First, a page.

Winchester Street, SW1V
Buildings in this area date from the nineteenth century or before
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Winchester Street is one of the streets of London in the SW1V postal area.
Alderney Street, SW1V Alderney Street was originally Stanley Street, after George Stanley, local landowner. Arden Street, SW8 Arden Street disappeared as the New Covent Garden Market was built. Avery Farm Row, SW1W Avery Farm Row - after a former farm here of this name, ’Avery’ being a corruption of ’Ebury’. Beeston Place, SW1W Beeston Place was formerly part of the Grosvenor family estate and the family owned land in Beeston, Cheshire. Birdcage Walk, SW1E Birdcage Walk runs east-west from the Parliament Square area (as Great George Street) to Buckingham Palace. Brooks Court, SW8 Brooks Court is one of the streets of London in the SW8 postal area. Castle Lane, SW1E Castle Lane is one of the streets of London in the SW1E postal area. Chester Square, SW1W Chester Square was voted London’s second best house address early in the 2000s. Nearby Eaton Square was voted first. Corunna Road, SW8 Corunna Road is one of the streets of London in the SW8 postal area. Dells Mews, SW1V Dells Mews is one of the streets of London in the SW1V postal area. Ebury Square, SW1W In contrast with much of Belgravia’s planned building, Edbury Square developed as a result of London’s natural expansion. Ebury Street, SW1W Ebury Street runs from the Grosvenor Gardens junction south-westwards to Pimlico Road. Haines Street, SW8 Haines Street was named after the speculating solicitor, Frederick Haines, who built it in 1862. Hugh Street, SW1V Hugh Street is one of the streets of London in the SW1V postal area. Imex Centre, SW8 Imex Centre is one of the streets of London in the SW8 postal area. Peabody Avenue, SW1V Peabody Avenue, completed in 1885, is a monument to the birth of social housing. Rivermill, SW1V Rivermill is one of the streets of London in the SW1V postal area. Rudolf Place, SW8 Rudolf Place is one of the streets of London in the SW8 postal area. Sleaford Street, SW8 Sleaford Street is virtually the last of the surviving streets of Battersea New Town. Sopwith Way, SW8 Sopwith Way is one of the streets of London in the SW8 postal area. Stag Place, SW1E Stag Place is one of the streets of London in the SW1E postal area. The Arcade, SW1V The Arcade is one of the streets of London in the SW1V postal area. The Pavilion, SW8 The Pavilion is one of the streets of London in the SW8 postal area. Tun Yard, SW8 Tun Yard is one of the streets of London in the SW8 postal area. Victoria Square, SW1W Victoria Square, a small residential square, lies on land forming part of the Grosvenor Estate to the south of the Royal Mews. Walcott Street, SW1P Walcott Street was named after Reverend MEC Walcott, curate of the St Margaret’s, Westminster in the 1840s. Warwick Row, SW1E Warwick Row is one of the streets of London in the SW1E postal area. Warwick Way, SW1V Warwick Way is one of the streets of London in the SW1V postal area. Wilton Mews, SW1X Wilton Mews is one of the streets of London in the SW1X postal area. Wilton Road, SW1V Wilton Road is one of the streets of London in the SW1V postal area.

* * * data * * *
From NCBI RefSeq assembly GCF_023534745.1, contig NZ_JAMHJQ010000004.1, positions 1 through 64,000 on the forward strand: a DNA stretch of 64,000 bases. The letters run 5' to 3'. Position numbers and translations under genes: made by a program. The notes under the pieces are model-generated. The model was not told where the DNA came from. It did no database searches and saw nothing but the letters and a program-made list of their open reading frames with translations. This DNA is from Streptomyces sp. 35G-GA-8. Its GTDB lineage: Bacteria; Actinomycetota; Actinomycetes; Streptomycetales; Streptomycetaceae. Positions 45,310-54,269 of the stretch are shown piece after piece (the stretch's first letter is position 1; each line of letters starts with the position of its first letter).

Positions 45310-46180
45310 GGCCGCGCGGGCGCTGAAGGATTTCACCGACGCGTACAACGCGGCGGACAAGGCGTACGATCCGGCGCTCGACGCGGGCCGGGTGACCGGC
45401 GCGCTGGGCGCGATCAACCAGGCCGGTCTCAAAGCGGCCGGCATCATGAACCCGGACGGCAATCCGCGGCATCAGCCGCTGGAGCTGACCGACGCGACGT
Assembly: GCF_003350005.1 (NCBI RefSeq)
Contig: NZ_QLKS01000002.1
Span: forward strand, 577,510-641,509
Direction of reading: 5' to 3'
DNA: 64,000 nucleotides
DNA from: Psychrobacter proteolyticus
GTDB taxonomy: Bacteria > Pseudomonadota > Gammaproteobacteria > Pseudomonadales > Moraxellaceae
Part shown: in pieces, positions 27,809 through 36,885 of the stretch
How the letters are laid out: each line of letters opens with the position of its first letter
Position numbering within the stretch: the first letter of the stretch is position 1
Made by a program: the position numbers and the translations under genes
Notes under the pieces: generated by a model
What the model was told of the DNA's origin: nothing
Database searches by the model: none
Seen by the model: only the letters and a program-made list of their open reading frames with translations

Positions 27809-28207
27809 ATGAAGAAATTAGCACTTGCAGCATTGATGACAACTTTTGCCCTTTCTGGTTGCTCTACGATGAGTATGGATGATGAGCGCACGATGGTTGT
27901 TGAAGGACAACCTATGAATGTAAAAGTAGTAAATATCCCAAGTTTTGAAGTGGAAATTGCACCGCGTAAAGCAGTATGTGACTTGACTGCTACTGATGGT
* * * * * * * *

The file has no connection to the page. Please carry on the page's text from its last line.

Queen's Park lies between Kilburn and Kensal Green, developed from 1875 onwards and named to honour Queen Victoria.
The north of Queen's Park formed part of the parish of Willesden and the southern section formed an exclave of the parish of Chelsea, both in the Ossulstone hundred of Middlesex. In 1889 the area of the Metropolitan Board of Works that included the southern section of Queen's Park was transferred from Middlesex to the County of London, and in 1900 the anomaly of being administered from Chelsea was removed when the exclave was united with the parish of Paddington. In 1965 both parts of Queen's Park became part of Greater London: the northern section - Queen's Park 'proper' formed part of Brent and the southern section - the Queen's Park Estate - joined the City of Westminster.
Queen's Park, like much of Kilburn, was developed by Solomon Barnett. The two-storey terraced houses east of the park, built between 1895 and 1900, typically have clean, classical lines. Those west of the park, built 1900–05, tend to be more Gothic in style. Barnett's wife was from the West Country, and many of the roads he developed are named either for places she knew (e.g. Torbay, Tiverton, Honiton) or for popular poets of the time (e.g. Tennyson). The first occupants of the area in late Victorian times were typically lower middle class, such as clerks and teachers. Queen's Park is both demographically and architecturally diverse. The streets around the park at the heart of Queens Park are a conservation area.
There is hardly any social housing in the streets around Queens Park itself, and the area was zoned as not suitable for social housing in the 1970s and 1980s as even then house prices were above average for the borough of Brent, which made them unaffordable for local Housing Associations. The main shopping streets of Salusbury Road and Chamberlayne Road have fewer convenience stores and more high-value shops and restaurants. Local schools – some of which struggled to attract the children of wealthier local families in the past – are now over-subscribed. House prices have risen accordingly.
Queen's Park station was first opened by the London and North Western Railway (LNWR) on 2 June 1879 on the main line from London to Birmingham.
Services on the Bakerloo line were extended from Kilburn Park to Queen's Park on 11 February 1915. On 10 May 1915 Bakerloo services began to operate north of Queen's Park as far as Willesden Junction over the recently built Watford DC Line tracks shared with the LNWR. As of December 2013, no mainline services calling at the station and the Watford service has been transferred to London Overground.